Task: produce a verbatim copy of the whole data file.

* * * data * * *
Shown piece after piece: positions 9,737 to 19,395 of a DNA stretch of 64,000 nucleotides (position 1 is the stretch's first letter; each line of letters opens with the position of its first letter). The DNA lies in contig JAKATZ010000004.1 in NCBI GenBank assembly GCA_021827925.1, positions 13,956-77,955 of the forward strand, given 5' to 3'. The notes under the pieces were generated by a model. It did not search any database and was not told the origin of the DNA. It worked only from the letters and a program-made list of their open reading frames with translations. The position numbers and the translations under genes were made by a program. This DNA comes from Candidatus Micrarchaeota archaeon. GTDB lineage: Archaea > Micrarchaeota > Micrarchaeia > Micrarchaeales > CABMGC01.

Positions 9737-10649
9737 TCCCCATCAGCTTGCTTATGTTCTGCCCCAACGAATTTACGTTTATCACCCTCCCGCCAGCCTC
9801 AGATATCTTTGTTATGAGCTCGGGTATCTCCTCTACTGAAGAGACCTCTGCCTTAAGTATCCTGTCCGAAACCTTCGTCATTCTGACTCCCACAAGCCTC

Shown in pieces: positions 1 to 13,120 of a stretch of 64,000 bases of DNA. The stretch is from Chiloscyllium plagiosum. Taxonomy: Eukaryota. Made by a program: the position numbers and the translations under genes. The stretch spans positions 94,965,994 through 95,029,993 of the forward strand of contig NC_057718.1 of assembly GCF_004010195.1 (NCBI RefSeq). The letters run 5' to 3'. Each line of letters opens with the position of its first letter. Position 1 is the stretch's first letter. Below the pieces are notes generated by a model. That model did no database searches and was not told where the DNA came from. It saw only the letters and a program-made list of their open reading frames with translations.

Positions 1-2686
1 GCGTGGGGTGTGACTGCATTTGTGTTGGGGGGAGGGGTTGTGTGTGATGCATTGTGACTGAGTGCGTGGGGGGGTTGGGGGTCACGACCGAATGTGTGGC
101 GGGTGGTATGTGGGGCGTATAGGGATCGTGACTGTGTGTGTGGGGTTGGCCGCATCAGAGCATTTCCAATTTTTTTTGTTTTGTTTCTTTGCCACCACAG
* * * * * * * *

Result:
Shown piece after piece: positions 9,737 to 19,395 of a DNA stretch of 64,000 nucleotides (position 1 is the stretch's first letter; each line of letters opens with the position of its first letter). The DNA lies in contig JAKATZ010000004.1 in NCBI GenBank assembly GCA_021827925.1, positions 13,956-77,955 of the forward strand, given 5' to 3'. The notes under the pieces were generated by a model. It did not search any database and was not told the origin of the DNA. It worked only from the letters and a program-made list of their open reading frames with translations. The position numbers and the translations under genes were made by a program. This DNA comes from Candidatus Micrarchaeota archaeon. GTDB lineage: Archaea > Micrarchaeota > Micrarchaeia > Micrarchaeales > CABMGC01.

Positions 9737-10649
9737 TCCCCATCAGCTTGCTTATGTTCTGCCCCAACGAATTTACGTTTATCACCCTCCCGCCAGCCTC
9801 AGATATCTTTGTTATGAGCTCGGGTATCTCCTCTACTGAAGAGACCTCTGCCTTAAGTATCCTGTCCGAAACCTTCGTCATTCTGACTCCCACAAGCCTC

Shown in pieces: positions 1 to 13,120 of a stretch of 64,000 bases of DNA. The stretch is from Chiloscyllium plagiosum. Taxonomy: Eukaryota. Made by a program: the position numbers and the translations under genes. The stretch spans positions 94,965,994 through 95,029,993 of the forward strand of contig NC_057718.1 of assembly GCF_004010195.1 (NCBI RefSeq). The letters run 5' to 3'. Each line of letters opens with the position of its first letter. Position 1 is the stretch's first letter. Below the pieces are notes generated by a model. That model did no database searches and was not told where the DNA came from. It saw only the letters and a program-made list of their open reading frames with translations.

Positions 1-2686
1 GCGTGGGGTGTGACTGCATTTGTGTTGGGGGGAGGGGTTGTGTGTGATGCATTGTGACTGAGTGCGTGGGGGGGTTGGGGGTCACGACCGAATGTGTGGC
101 GGGTGGTATGTGGGGCGTATAGGGATCGTGACTGTGTGTGTGGGGTTGGCCGCATCAGAGCATTTCCAATTTTTTTTGTTTTGTTTCTTTGCCACCACAG